Hydrothermal vents are important because they house some of the earliest and most diverse types of life found on Earth. Studying is the key to answering some of our biggest questions that we'll cover shortly. The search for a completely new one opens a number of doors for our researchers, although it would take a while before we can completely decipher them.
These vents are unlike anything we've seen so far, with completely different types of minerals and chemistry than any other vent system observed. It also shows that the ocean floor is not static and unchangeable, as we imagine, but is constantly exposed to the massive tectonic forces of the earth.
4. The secret of bioluminescence
Almost everyone knows that the ocean is full of organisms that can produce and even control light. It is one of the most unique biological features in nature, although it makes sense that deep-sea creatures without noise or light must have developed some luminescence to look around.
As more research finds out, bioluminescence can be a much more important part of deep sea life than we ever thought. Over 76% marine animals have this ability, although we don't fully understand how they all use it. It has been observed that many deep-sea creatures – including microbes – communicate with them and find food. Maybe it's just a whole new language of the deep sea that we just don't understand yet. Its development also remains a mystery, including the fact that it is found almost exclusively in the lower simpler branches of the Tree of Life.
3. Whatever that is
Because of its inaccessibility, it is almost impossible for us to explore the deep sea at all. In fact, most of the actual exploration of deep sea creatures is done by the oil drilling industry, which gives us some of the only images – and a much needed insight into life in the deep sea.
While it is great to occasionally spot a new species of animal. Sometimes this animal turns out to be so scary that we wished we had never spotted it. A typical example: The massive and mysterious squid-like thing recorded by oil wells in the Colombian South Caribbean.
We really have no idea what that is without a better look, though as far as we can tell it could be a specimen of the Magnapinna family of squid. It is a ridiculously under-studied species because a living member has never been caught or fully observed in the wild. That is probably the best.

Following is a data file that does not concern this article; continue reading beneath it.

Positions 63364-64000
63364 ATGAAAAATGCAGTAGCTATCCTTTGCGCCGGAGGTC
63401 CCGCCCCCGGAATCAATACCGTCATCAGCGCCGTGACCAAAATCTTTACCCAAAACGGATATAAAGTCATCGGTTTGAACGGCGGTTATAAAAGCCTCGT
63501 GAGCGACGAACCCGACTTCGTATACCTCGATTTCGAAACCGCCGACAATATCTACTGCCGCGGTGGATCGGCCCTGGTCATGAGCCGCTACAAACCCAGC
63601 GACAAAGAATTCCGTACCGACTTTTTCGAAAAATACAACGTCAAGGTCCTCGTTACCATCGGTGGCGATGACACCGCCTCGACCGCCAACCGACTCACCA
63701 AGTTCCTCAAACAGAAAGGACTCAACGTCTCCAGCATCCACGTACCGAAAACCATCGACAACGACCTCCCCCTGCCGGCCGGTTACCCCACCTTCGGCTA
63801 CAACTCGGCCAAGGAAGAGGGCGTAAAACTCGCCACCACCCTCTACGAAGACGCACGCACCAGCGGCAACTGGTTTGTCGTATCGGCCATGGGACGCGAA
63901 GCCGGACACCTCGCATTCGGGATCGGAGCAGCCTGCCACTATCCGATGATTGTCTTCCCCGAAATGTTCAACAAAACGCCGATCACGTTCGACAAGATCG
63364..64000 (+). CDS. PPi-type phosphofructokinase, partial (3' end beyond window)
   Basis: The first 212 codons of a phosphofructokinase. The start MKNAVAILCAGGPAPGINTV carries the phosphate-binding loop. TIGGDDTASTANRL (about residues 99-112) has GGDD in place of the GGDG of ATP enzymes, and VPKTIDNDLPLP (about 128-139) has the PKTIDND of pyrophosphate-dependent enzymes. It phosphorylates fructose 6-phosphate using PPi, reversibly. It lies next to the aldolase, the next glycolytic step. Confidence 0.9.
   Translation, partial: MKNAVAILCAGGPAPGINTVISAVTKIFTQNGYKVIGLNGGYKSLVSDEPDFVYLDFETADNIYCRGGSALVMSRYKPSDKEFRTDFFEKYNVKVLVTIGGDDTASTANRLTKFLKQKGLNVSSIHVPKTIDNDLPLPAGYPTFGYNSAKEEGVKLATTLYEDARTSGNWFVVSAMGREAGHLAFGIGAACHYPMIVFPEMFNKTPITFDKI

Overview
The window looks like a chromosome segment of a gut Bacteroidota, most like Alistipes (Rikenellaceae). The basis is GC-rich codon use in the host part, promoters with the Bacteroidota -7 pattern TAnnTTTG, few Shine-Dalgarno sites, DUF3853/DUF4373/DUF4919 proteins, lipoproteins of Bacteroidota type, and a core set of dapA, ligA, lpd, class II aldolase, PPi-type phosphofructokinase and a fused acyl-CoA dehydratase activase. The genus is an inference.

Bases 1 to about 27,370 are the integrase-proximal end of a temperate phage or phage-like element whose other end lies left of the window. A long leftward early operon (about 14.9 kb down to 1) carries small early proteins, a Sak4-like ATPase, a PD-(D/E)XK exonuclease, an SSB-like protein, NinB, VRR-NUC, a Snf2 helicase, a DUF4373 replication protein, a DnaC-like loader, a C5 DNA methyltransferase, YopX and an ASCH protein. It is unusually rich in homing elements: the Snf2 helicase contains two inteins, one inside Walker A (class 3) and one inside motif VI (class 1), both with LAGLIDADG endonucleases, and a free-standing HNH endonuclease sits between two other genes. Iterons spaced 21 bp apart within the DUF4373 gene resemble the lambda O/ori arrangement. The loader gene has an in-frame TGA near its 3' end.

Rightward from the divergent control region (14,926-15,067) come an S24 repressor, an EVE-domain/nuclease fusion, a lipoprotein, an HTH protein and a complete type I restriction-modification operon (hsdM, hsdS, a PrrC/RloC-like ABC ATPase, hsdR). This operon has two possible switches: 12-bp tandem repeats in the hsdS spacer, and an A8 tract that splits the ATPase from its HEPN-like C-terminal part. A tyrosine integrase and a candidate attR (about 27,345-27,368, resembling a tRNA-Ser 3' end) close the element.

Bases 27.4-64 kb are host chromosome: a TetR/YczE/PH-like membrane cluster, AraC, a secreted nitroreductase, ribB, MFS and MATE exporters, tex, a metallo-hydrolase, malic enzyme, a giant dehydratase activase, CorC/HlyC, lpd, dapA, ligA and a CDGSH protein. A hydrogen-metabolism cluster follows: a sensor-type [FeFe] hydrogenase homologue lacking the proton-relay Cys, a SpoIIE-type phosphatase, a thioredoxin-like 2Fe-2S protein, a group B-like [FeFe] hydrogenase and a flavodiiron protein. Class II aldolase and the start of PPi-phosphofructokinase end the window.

2. The Secret of Life Itself
Of all the deep sea secrets, the greatest was and remains the secret of life. Of course, we will never be able to answer this question reliably, because it is impossible to replicate or even know the conditions on the planet at the time of the first living beings. However, some research suggests the possibility that life may not have come from the sky in the form of an asteroid, but from the deepest parts of our oceans.
The above-mentioned hydrothermal vents in the deepest pockets of our oceans are not only full of life, but also life that cannot be seen anywhere else on the planet. These vents are home to fauna and microbes that do not require light to survive or in some cases even oxygen. According to some scientists, hydro-thermal vents may have been the perfect place for early life, and simple metabolic reactions in these vents may have created the first living things. While we may never find out completely, exploring the deep sea can only be the key to closing the missing gaps in our evolutionary history.
1. The ocean is ridiculously unexplored
When we talk about how unexplored the oceans really are, we cannot really instinctively gauge what that means. In the age of spaceships and almost futuristic exploration equipment, "unexplored" we don't connect anything to any part of the planet because we are at more important exploration boundaries, such as space.
It is therefore surprising for most people that the deep sea is far less explored than space, which would be the case for a long time. In fact, we were now over 550 times in space. The deepest point of the ocean was only touched in 2019 and only three other people have ever reached these depths. According to some estimates, around 95% of the oceans and 99% of the seabed are unexplored.